• Lucy Sheridan says:

      Funnily enough, I had a similar sentiment when given the option to use Word (a WYSIWYG format) and Word Perfect 5.1 (a more code like experience). I didn’t want to change… I liked how I was doing it at the time. I did change and I did see benefits – in that the features that were available were different. I lost some benefits of using WP 5.1 and gained benefits.

      Switching to doc-as-code is similar – you’ll lose something and you’ll gain something. What you lose is your familiar UI and the stability of your comfort zone. What you’ll gain is content that can be consumed on any device easily as it is no longer constrained by the printed page. You’ll also gain in that you can apply DevOps principles to what you create – automated checks through a pipeline, automated release. You can also get to the point where your content is auto-generated… You also demonstrate that you are moving to a more digital way of working, rather than steady state.

      Microsoft no longer uses Office products to generate their content and haven’t for long time; why would we constrain ourselves to a format that doesn’t scale well and is limited to mostly manual processing.

    • Markdown as per me is a means to an end. The end being adopting documentation as code, as it brings certain advantages like integrating documentation with the engineers/developers’ environment and their workflow, making them co-owner of the documentation process and giving enhanced search and update capabilities, making maintenance, portability and scalability more efficient. Additionally, it brings governance to the contributors. By no means do I mean to imply Markdown is a panacea — a cure-all-ills approach. The aim is not to add another competing content management system that, as Riona MacNamara @ Google says, ‘adds to fragmentation of documentation’ but to address existing limitations and concerns.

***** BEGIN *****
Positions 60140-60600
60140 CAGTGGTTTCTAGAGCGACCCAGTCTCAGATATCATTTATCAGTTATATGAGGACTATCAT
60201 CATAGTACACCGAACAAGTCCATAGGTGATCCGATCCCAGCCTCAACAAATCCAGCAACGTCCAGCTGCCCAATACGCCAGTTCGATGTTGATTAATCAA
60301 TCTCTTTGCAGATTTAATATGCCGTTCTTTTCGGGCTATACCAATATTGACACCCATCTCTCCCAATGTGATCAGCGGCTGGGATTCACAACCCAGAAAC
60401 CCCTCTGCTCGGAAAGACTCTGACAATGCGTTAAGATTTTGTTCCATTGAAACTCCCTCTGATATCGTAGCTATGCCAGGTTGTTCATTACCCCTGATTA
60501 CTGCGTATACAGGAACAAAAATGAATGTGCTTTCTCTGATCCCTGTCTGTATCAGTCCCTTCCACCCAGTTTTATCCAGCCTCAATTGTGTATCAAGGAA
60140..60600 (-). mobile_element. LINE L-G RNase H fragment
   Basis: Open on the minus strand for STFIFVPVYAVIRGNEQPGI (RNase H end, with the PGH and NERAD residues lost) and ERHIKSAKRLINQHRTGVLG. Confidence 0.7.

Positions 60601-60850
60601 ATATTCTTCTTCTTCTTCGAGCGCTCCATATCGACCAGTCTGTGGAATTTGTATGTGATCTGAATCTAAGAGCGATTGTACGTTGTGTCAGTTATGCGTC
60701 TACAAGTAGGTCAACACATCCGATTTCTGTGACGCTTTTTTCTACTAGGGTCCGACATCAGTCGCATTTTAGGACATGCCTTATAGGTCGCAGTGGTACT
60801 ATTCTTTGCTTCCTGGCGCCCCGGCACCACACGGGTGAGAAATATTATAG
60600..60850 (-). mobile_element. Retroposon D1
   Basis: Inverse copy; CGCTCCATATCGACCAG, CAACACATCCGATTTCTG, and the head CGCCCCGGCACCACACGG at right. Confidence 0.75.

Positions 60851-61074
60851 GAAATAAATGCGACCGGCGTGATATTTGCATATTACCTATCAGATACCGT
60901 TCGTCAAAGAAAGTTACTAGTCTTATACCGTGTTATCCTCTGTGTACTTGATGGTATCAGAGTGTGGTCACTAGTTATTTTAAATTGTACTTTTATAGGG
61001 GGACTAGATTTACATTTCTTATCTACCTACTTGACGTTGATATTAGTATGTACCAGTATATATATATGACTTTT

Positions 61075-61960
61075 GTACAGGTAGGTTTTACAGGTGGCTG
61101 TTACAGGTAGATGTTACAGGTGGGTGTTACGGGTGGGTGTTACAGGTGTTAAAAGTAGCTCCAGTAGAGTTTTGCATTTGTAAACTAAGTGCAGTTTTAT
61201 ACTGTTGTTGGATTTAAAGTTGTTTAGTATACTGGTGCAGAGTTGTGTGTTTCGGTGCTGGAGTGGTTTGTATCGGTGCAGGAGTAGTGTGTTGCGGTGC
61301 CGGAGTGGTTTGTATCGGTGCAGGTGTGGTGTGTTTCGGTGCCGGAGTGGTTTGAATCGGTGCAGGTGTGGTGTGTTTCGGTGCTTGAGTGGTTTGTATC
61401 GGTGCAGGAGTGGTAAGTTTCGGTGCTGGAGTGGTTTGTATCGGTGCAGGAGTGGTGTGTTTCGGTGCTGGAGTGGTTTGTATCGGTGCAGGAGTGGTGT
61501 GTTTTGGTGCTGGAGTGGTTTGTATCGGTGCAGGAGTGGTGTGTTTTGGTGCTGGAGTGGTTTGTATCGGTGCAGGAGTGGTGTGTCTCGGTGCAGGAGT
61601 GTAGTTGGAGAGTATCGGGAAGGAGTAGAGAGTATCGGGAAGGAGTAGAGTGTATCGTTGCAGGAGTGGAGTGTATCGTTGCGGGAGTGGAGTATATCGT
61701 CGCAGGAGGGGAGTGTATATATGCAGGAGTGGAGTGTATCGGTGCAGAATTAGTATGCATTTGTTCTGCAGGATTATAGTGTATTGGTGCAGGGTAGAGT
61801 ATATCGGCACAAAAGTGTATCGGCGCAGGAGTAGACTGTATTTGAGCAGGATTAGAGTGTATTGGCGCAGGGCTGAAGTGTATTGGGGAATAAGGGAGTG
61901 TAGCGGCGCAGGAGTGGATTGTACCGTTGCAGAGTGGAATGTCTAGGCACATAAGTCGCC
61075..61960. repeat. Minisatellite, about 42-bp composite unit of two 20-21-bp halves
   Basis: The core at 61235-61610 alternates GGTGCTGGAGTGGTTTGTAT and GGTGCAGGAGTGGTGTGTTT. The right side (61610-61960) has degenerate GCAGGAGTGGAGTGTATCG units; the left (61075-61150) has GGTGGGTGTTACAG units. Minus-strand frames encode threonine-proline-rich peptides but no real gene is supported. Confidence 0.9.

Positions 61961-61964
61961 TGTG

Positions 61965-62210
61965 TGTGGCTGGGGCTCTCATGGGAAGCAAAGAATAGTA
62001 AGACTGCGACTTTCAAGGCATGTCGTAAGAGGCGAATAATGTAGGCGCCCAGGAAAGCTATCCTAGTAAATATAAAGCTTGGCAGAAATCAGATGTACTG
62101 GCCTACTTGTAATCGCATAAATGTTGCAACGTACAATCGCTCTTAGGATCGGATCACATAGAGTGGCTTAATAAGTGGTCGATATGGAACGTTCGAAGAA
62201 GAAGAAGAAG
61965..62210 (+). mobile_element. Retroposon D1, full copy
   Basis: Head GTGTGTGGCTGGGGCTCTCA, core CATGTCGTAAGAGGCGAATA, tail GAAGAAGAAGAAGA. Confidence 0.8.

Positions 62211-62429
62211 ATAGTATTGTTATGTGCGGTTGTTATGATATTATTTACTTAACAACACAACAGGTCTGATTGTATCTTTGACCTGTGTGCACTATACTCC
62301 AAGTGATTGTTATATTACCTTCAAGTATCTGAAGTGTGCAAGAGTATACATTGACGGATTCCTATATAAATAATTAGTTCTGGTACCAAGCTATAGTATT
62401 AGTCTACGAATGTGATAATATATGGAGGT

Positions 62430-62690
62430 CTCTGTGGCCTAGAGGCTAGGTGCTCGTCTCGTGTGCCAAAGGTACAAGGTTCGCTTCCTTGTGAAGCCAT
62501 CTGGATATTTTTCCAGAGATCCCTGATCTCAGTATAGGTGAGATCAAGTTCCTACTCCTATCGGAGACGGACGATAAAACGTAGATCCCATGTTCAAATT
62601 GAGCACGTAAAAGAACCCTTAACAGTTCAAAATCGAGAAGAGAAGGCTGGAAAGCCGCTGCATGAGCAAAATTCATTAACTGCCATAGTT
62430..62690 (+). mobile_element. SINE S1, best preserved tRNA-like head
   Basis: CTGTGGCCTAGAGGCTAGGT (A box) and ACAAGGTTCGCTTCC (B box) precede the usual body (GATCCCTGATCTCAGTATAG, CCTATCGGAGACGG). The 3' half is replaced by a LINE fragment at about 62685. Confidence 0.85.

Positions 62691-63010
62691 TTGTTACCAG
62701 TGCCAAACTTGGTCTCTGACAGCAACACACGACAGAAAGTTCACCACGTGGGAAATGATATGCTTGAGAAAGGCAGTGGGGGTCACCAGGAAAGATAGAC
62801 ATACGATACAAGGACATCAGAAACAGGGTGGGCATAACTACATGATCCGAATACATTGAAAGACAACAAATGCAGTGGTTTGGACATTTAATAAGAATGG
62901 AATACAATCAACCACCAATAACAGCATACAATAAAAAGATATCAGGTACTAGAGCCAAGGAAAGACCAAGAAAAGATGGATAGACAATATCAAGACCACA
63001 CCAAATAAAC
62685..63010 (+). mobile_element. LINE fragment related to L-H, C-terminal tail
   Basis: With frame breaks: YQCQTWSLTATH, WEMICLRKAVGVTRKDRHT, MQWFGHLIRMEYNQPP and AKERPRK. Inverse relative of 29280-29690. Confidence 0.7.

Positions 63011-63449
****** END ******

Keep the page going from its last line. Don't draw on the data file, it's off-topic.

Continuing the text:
Several organizations have knowledge management systems, web-based or otherwise these days. With multiple teams spread remotely collaborating on projects, these teams often report they struggle to find the relevant information embedded in documents across multiple systems, or even updated and reliable documents. Also, as organizations move towards open source collaboration, this can be an approach that can address concerns ranging from the eternal dilemma of do I prioritize new features or documentation, to perception stress and connections.

      • Giuseppe De Francesco says:

        Yes, you are pointing out a problem of organization, dispersion of content (not tool related) or Microsoft using GitHub for all their websites, which I agree it makes sense. But not all our content is aimed at creating a website or at developers. The fact that we create a BandWagon effect, all in or all out is kinda making it worse. DevOps is never about tools but we have the nasty habit of getting stuck in those. We have to put some brain in it and be able to see when Word and Excel on Teams (SharePoint) is the best way to go, and when instead it’s better to use mark-up on GitHub. Trying to impose a tool with a one-size-fits-all mindset will solve one problem by creating a new one… not really a thing I feel I can agree to do.

  2. Lucy Sheridan says:

    You are correct in that GitHub is just a tool that serves a purpose, and that there are many tools that could be used. The tool is not the start – it is important, but not the reason an organization would shift towards doc-as-code. Where I disagree is that you appear to confuse online doc-as-code content with web sites. Obviously the content is potentially consumed through a browser, so you can argue it is a web site, but the content could be anything – user manuals, policy guidelines, proposals, process content – there is no limit. Microsoft uses doc-as-code for all their user manuals and support content – this is not just a web site. For my team we evolved from Word and SharePoint to doc-as-code and GitHub – not because it was a shiny and new, but because our users were finding the traditional content difficult to consume. Our evolution was not a direct transition, there were steps on the way, but each step added business value – otherwise we would not have taken that journey. The journey is not for everybody, there are valid use cases for SharePoint and Word, but it should be considered, rather than just dismissed. We had many naysayers, even within our team, who now completely agree that the change made sense in hindsight. We should not refuse to change, just because we are not comfortable with it. Be open-minded.